This is 40

This Is 40

Running Time: 
130 minutes

Judd Apatow has an aptitude for being able to make people laugh. While there’s nothing overly sophisticated about his humor, it’s nonetheless entertaining and quotable. Just try to find me a 20-something-year-old guy who doesn’t know the lines from The 40-Year-Old Virgin or Knocked Up. I dare you. Even when not directing, just having Apatow’s name attached to a project is almost a guarantee that what you’re about to watch will be funny. Unfortunately, only being funny doesn’t always cut it.

Knocked Up first introduced us to the dysfunctional couple Pete (Paul Rudd) and Debbie (Leslie Mann) and while by the end of the film they have reconciled, things haven’t changed all that much years down the road. As the title suggests, This is 40 follows Pete and Debbie as they both turn 40 and face the fact that they’re getting older and their marriage isn’t as great as they once thought. Furthermore, financial problems with Pete’s record label and thousands of missing dollars from Debbie’s clothing store only put more tension on their strained relationship. Suddenly Ben and Alison don’t seem like such a bad match after all.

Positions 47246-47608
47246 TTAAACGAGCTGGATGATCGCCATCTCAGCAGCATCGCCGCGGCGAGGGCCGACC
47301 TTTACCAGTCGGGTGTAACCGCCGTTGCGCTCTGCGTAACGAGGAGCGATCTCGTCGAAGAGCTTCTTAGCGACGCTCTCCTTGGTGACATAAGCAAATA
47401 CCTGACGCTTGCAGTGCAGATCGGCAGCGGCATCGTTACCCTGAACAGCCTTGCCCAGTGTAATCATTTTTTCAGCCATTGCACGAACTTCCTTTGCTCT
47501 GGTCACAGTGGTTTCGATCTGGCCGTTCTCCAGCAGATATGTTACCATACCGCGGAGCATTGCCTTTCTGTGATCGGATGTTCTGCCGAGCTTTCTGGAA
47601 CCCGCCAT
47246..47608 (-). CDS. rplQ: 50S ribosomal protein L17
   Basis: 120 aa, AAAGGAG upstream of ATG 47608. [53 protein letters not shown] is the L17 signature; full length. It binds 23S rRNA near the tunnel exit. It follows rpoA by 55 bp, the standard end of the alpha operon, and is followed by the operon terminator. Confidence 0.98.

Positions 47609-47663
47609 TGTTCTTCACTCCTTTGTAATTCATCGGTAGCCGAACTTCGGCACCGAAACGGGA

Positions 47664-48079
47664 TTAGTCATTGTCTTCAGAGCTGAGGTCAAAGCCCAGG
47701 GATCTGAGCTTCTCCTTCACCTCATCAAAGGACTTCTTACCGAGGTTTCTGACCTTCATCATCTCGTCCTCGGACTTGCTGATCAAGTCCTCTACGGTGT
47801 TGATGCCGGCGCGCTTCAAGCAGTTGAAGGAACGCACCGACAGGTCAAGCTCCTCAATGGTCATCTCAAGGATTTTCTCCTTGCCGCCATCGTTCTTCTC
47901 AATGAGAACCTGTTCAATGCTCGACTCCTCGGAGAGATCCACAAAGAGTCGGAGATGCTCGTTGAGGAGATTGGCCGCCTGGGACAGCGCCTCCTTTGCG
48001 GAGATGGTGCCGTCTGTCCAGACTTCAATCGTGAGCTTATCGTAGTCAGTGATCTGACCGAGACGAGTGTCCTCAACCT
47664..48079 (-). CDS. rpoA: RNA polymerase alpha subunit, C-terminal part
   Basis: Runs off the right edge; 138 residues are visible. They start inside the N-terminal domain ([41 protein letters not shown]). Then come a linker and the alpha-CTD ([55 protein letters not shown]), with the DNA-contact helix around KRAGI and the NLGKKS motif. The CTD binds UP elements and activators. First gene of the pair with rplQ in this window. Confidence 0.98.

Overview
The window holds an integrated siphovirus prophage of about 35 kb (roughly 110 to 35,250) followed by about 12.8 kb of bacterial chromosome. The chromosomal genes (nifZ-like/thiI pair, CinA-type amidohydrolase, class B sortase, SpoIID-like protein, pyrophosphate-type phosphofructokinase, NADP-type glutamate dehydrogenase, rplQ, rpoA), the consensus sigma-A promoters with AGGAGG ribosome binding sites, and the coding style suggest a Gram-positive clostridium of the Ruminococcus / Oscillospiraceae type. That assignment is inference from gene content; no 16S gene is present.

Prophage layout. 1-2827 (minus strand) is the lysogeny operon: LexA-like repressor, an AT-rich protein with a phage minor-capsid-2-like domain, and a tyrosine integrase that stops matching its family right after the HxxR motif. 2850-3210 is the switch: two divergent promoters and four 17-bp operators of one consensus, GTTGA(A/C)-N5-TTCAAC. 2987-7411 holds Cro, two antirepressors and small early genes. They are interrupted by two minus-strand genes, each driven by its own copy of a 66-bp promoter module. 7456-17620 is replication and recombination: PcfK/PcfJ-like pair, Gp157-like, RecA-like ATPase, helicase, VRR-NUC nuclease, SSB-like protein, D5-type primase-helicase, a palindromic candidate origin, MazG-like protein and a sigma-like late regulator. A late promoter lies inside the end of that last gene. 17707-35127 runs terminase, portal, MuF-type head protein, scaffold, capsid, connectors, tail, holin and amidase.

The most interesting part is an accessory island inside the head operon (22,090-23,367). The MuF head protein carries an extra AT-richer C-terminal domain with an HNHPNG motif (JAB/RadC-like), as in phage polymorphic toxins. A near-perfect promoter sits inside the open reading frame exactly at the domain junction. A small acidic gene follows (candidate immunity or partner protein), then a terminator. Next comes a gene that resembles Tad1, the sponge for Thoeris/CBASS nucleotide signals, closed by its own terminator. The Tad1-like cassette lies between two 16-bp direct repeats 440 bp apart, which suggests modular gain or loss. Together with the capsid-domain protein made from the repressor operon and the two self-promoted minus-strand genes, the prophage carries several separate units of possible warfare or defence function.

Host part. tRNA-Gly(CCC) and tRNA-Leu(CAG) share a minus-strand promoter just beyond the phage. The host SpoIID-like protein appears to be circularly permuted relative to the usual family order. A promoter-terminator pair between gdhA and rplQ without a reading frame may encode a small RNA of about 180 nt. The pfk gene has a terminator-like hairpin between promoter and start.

This is 40 attempts to delve beyond the comical jokes and gags that Apatow is known for and explore the characters as they transition to a new period in their lives. Unfortunately, it’s not that interesting. Everyone in the film is dealing with a crisis of some sort. Pete’s business is failing, Debbie’s worried about getting old, and both struggling with horrible parents. It’s always one thing after another that apparently goes wrong followed by a brief period of momentary happiness. The film is filled with these up and down moments that don’t really go anywhere and are never fully resolved. This is 40 goes through a midlife crisis in deciding whether it wants to be a comedy or a drama and suffers overall as a result.

There are some redeeming qualities, though. The casting is great, with Rudd and Mann being joined by Jason Segel, Melissa McCarthy, Albert Brooks, Chris O’Dowd, and Megan Fox. Most of the memorable involve the supporting cast including a hilarious scene with Melissa McCarthy at a school or Jason Segel and Chris O’Dowd fawning over Megan Fox. It’s these scenes where Apatow’s style of humor shines. If only there were more of them during the course of the film’s dauntingly long running time of two hours and 15 minutes.

This is 40 shows that “the sort-of sequel to Knocked Up” isn’t a guaranteed success. It has its moments, yes, but overall the film is a tiresome chore that relies on fleeting scenes of pure comedy genius to propel it forward. I guess wisdom doesn’t always come with age in some cases.

Matt Rodriguez
Review by Matt Rodriguez
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